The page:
IntroductionMajor experienced at least one depressive episode in

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Last updated: September 14, 2019

IntroductionMajor Depressive Disorder (MDD) is one of the most common psychological disorders in the world, with more than 300 million people having experienced at least one depressive episode in their lifetime (World Health Organisation). Conventionally we have seen the MDD can be treated with pharmacotherapy and several psychotherapies such as cognitive behavioural therapy (CBT) or interpersonal therapy (IPT). But it is also seen  that these conventional treatments could lack in terms of helping patients having difficulty communicating their inner thoughts or establishing a concrete rapport between the therapist and the patient.

To tackle specificities as mentioned, creative expressive therapies such as Art therapy can be a effective way to counter specific weaknesses of other therapies. Art therapy is among the least researched psychotherapies but still has several promoters that consider it to be an effective treatment. However, research in the area of the effectiveness this is not conducted to considerable extent. This essay will attempt to answer the following research question, “To what extent is Art therapy an effective method to treat Major Depressive DIsorder?”.  Major Depressive DisorderMajor Depressive Disorder can be categorized as a mood disorder and is described as a depressed mood or loss of interest or pleasure in nearly all activities in the fourth edition of the Diagnostic and Statistical Manual of Mental Disorders or DSM-IV. The etiology of the Major Depressive Disorder is a combination of biological factors, cognitive factors as well as sociocultural factors. The biological factors that can cause major depressive disorder include decrease in serotonergic nerve activity in the synaptic gap of the brain that leads to worsening of the mood and increase in emotional depressive symptoms; role of genetics where if a family member has previously suffered from MDD their predecessor is also likely to develop MDD. The cognitive factors that predispose an individual to develop MDD are depressogenic schemas, where the patient’s negative thoughts of him/herself develop during childhood due to bad experiences with parents or other authority figures, placing the patient in situation where they feel vulnerable.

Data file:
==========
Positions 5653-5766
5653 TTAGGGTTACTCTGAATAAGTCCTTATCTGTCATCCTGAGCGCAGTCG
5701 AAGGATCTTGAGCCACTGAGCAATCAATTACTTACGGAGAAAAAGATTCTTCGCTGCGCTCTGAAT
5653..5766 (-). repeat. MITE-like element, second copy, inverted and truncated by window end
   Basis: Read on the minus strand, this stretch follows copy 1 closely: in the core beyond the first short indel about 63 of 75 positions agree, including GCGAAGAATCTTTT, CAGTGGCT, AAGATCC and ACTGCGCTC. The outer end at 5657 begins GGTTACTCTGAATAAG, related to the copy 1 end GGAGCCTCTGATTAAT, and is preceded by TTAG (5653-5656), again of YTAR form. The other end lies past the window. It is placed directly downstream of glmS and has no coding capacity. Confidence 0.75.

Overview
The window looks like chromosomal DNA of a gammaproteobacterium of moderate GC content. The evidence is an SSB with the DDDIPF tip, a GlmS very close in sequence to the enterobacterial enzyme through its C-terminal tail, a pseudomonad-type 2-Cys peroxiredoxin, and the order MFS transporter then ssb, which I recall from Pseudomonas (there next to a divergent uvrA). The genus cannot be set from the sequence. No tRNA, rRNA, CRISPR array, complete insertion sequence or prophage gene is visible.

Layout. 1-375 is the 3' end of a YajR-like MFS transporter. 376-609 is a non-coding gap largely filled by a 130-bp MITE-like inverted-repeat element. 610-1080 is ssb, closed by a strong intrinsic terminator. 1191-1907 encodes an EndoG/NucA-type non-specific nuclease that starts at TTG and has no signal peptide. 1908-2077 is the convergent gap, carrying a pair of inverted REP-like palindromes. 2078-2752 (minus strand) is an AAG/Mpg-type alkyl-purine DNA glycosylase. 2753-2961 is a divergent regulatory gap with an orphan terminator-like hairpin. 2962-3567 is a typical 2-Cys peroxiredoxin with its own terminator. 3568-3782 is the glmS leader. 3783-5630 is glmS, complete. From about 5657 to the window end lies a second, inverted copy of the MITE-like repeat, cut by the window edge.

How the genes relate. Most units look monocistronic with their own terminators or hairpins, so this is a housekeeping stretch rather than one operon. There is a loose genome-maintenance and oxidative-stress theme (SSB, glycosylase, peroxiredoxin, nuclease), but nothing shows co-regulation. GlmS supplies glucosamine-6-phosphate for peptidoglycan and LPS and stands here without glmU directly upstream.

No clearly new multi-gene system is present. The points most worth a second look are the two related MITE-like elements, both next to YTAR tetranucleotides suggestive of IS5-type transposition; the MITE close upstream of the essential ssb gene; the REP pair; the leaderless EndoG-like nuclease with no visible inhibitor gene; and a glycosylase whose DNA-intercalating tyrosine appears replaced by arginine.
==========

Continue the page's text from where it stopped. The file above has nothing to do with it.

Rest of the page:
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This position of vulnerability causes the patient to react to the external stressor by creating more negative thoughts of themselves and the situation around them as well as negative view of the future. The social factors that influence a person to develop depression are experiencing traumatic events such as abuse, death of a loved one or bullying. According to the DSM-IV-TR, the common symptoms of the major depressive disorder are categorized into physiological, cognitive, behavioural and emotional symptoms. The physiological symptoms of MDD include the feelings of fatigue and lack of energy, appetite loss, prominent weight gain or loss, migraines, body pain and loss of appetite. The cognitive symptoms include the patient having difficulty in concentrating, always feeling worthless and insignificant and has and negative and pessimistic attitudes and thoughts towards the world and the future. The behavioural symptoms include insomnia and irregular sleep patterns; self-destructive behaviour such as self-harm, suicidal thoughts; and also avoiding company of people.